Thursday, November 6, 2014

Hibernating Time


This week as the polar vortex dips into New Jersey and we say good bye to 60 degree days, animals may not be the only ones in our state thinking about winter hibernation.

The popular idea of hibernation is probably closer to a storybook version of fattened bears curled up in a cave than the ways that New Jersey's creatures are preparing to hibernate using a variety of physiological strategies.

After an animal finds or makes a living space (hibernaculum) that protects it from winter weather and predators, the animal's metabolism slows dramatically.

Our over-wintering bats, including the federally-endangered Indiana bats, are true hibernating mammals who regulate their metabolism to create a torpid, cold, inactive state.

That's why White Nose Syndrome is so serious of a threat. The fungus disrupts their sleep, causes them to fly and exhausts their fat reserves even if they only wake up in mid-winter for brief periods.

Also in that hibernation category are some rodents like woodchucks and chipmunks. They can maintain a constant body temperature of 38 degrees. But woodchucks, also known as groundhogs, will not be coming out of hibernation naturally as early as February 2 in order to to satisfy some news crew's need for a Groundhog Day story.

For chipmunks, their den temperatures remain mostly above freezing because burrow entrances are plugged and the burrow system extends below frost line. Body temperature drops to within a few degrees of the burrow temperature and is often around 40 F. Every few days, chipmunks elevate body temperature to over 94 F.

Timber rattlesnake - photo by Kris Schantz via

Our timber rattlesnakes in the Ridge and Valley and Highlands regions will hibernate in deep, rocky mountain crevices with a southern exposure.

In the Pinelands, lacking those rocky crevices, the rattlesnakes will hibernate in the springs and roots of cedar swamps where the water movement means it probably will never freeze.

The Northern pine snake, which also inhabit the Pinelands, will  first fully digest their last autumn meal before hibernating. (Undigested food in a reptile can lead to bacterial infection and death.) Then, they will burrow into upland sands about four feet below the surface to hibernate.

Fish and many reptiles and amphibians don't go into a true hibernation but rather into dormancy. That is a period in an organism's life cycle when growth, development, and physical activity are temporarily stopped. This minimizes metabolic activity and therefore helps an organism to conserve energy. This allows some species to survive extremely low oxygen conditions in the mud and deep water of ponds.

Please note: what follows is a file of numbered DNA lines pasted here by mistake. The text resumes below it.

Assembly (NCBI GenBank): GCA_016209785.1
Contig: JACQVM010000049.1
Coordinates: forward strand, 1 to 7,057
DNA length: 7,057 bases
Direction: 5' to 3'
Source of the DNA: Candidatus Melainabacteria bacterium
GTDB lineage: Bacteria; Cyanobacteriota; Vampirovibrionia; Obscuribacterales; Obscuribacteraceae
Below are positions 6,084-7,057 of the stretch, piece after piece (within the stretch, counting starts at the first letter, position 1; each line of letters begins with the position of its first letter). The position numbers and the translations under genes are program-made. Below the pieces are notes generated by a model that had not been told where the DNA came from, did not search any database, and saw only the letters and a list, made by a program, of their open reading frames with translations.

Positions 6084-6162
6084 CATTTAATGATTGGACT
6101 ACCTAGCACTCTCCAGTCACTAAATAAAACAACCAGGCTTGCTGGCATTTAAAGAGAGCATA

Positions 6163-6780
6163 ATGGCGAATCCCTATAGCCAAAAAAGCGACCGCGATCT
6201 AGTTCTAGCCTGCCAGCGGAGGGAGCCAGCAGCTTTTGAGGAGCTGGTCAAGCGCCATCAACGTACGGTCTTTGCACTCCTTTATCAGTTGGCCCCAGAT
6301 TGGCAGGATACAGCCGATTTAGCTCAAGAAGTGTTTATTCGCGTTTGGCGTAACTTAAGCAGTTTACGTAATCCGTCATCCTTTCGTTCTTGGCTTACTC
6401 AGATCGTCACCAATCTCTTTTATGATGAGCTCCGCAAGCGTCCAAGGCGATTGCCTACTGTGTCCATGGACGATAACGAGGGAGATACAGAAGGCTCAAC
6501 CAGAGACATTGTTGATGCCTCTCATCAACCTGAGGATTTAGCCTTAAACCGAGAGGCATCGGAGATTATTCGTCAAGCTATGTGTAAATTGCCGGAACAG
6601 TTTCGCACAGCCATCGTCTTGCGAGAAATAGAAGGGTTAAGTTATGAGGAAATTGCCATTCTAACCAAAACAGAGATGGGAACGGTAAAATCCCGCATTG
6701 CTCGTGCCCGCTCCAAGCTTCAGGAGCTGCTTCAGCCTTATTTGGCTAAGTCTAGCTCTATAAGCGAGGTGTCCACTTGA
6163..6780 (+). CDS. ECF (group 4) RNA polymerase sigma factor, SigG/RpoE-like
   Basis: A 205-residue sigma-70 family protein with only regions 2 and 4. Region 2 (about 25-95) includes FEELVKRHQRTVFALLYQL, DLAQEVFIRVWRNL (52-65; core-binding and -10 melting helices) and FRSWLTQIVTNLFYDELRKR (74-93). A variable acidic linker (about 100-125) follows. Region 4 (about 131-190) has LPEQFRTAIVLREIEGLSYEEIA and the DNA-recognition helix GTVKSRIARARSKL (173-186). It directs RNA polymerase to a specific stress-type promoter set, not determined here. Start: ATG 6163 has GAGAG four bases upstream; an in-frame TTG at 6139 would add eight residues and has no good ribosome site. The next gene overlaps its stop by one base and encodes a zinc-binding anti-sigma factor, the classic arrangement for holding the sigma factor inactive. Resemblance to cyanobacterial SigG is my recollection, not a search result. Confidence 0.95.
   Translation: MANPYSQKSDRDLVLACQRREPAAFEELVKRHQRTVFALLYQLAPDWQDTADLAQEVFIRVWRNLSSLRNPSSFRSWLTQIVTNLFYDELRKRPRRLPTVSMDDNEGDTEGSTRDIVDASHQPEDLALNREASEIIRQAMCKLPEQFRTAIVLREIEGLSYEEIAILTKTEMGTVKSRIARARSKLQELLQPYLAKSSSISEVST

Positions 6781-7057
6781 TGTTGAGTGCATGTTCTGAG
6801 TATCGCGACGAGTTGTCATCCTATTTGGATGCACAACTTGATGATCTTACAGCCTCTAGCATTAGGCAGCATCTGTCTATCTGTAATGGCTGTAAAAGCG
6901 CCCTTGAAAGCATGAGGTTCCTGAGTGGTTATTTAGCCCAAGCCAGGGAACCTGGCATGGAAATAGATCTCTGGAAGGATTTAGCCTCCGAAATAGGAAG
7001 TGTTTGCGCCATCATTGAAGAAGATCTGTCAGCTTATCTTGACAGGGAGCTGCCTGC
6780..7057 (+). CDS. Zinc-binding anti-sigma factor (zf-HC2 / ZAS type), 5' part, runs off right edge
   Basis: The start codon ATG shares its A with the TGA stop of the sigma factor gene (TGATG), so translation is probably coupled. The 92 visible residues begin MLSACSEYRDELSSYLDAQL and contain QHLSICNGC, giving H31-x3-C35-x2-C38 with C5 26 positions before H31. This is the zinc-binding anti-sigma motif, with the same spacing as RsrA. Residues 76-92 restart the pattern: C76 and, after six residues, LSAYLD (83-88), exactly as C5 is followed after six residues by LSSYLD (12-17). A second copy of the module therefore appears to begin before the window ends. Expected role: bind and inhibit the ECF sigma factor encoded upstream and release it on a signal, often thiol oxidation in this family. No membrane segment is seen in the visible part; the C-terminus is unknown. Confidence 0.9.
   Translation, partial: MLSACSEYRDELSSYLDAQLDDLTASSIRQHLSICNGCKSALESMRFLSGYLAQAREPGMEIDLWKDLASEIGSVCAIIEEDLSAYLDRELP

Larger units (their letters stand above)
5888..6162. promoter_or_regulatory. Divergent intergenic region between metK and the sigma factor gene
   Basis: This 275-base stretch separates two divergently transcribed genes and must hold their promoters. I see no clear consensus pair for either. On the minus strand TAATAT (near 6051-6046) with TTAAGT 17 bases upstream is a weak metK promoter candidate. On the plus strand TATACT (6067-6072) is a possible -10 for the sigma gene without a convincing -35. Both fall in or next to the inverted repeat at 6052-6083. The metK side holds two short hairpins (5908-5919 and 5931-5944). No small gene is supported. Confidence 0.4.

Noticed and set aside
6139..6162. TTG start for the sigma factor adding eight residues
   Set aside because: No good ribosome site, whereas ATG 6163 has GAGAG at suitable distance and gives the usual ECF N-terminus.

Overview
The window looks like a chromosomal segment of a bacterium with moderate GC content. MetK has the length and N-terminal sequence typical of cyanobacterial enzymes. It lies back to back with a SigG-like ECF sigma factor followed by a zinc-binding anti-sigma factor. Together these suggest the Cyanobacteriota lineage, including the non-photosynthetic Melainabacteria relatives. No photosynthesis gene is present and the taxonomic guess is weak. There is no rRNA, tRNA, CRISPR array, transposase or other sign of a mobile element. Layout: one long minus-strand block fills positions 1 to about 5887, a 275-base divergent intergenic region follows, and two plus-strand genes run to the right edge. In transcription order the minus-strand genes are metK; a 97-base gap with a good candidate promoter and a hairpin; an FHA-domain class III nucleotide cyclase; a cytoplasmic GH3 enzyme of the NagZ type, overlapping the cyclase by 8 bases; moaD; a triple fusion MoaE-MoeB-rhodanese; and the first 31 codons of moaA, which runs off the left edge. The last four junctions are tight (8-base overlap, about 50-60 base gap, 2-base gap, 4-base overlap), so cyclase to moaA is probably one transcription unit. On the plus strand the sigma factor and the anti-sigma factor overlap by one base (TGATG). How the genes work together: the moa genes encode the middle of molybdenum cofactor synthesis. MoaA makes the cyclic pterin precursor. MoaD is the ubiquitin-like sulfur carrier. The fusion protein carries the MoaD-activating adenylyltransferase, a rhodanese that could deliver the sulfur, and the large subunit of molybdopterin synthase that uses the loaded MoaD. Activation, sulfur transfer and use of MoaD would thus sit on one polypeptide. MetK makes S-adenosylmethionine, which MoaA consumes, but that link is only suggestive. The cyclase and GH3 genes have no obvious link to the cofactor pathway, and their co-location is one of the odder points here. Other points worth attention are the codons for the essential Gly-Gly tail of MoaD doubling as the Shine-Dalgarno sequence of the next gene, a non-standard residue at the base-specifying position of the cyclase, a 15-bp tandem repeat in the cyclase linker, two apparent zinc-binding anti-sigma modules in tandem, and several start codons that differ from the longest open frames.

Aquatic frogs such as the American bullfrog typically hibernate underwater. They do not spend the winter like aquatic turtles who dig into the mud at the bottom of a pond or stream. If hibernating frogs did that, they would suffocate. Hibernating aquatic frogs require oxygen-rich water and spend a good portion of the winter just lying on top of the mud or only partially buried and may even slowly swim around from time to time.

A hibernating turtle's metabolism slows down so drastically that it can get by on the mud's poor oxygen supply.

Of course, we also have terrestrial frogs that normally hibernate on land. American toads and other frogs will burrow deep into the soil, safely below the frost line. Not all frogs are diggers. The wood frog and the spring peeper will find deep cracks and crevices in logs or rocks or, not as safely, just burrow down as far as they can in the leaf litter.

Black bears are still our number one poster species for hibernation but they are not true hibernators and may be active all year long.

Black bears begin entering their winter dens in the fall to avoid periods of food shortage and severe weather. Impregnated females typically enter dens first, during the last week in October. Males may not enter dens until December.

Unlike smaller mammals that hibernate, black bears do not drop their body temperature appreciably. They enter a state of torpor (low metabolic activity). The small amount of urine that is produced is reabsorbed by their kidneys and they don't have to wake up to urinate or defecate.

Bears are too big to allow their bodies to get really cold and they need to be able to wake up quickly in an emergency. Den sites generally include ground nests, excavation sites, brush piles, hollow trees, rock cavities and caves (which are not very plentiful in NJ) and sometimes beneath houses and other buildings. The den sites are typically small in size to retain body heat and ensure that black bears stay well insulated.

They live off of their body fat, which is metabolized to produce the calories and water that they need to survive. They generally lose between 18-20% of their body fat while in their dens and they are able to maintain their bone and muscle mass. While in torpor black bears are capable of being easily awakened if disturbed and they may leave their dens on mild winter days in search of food.

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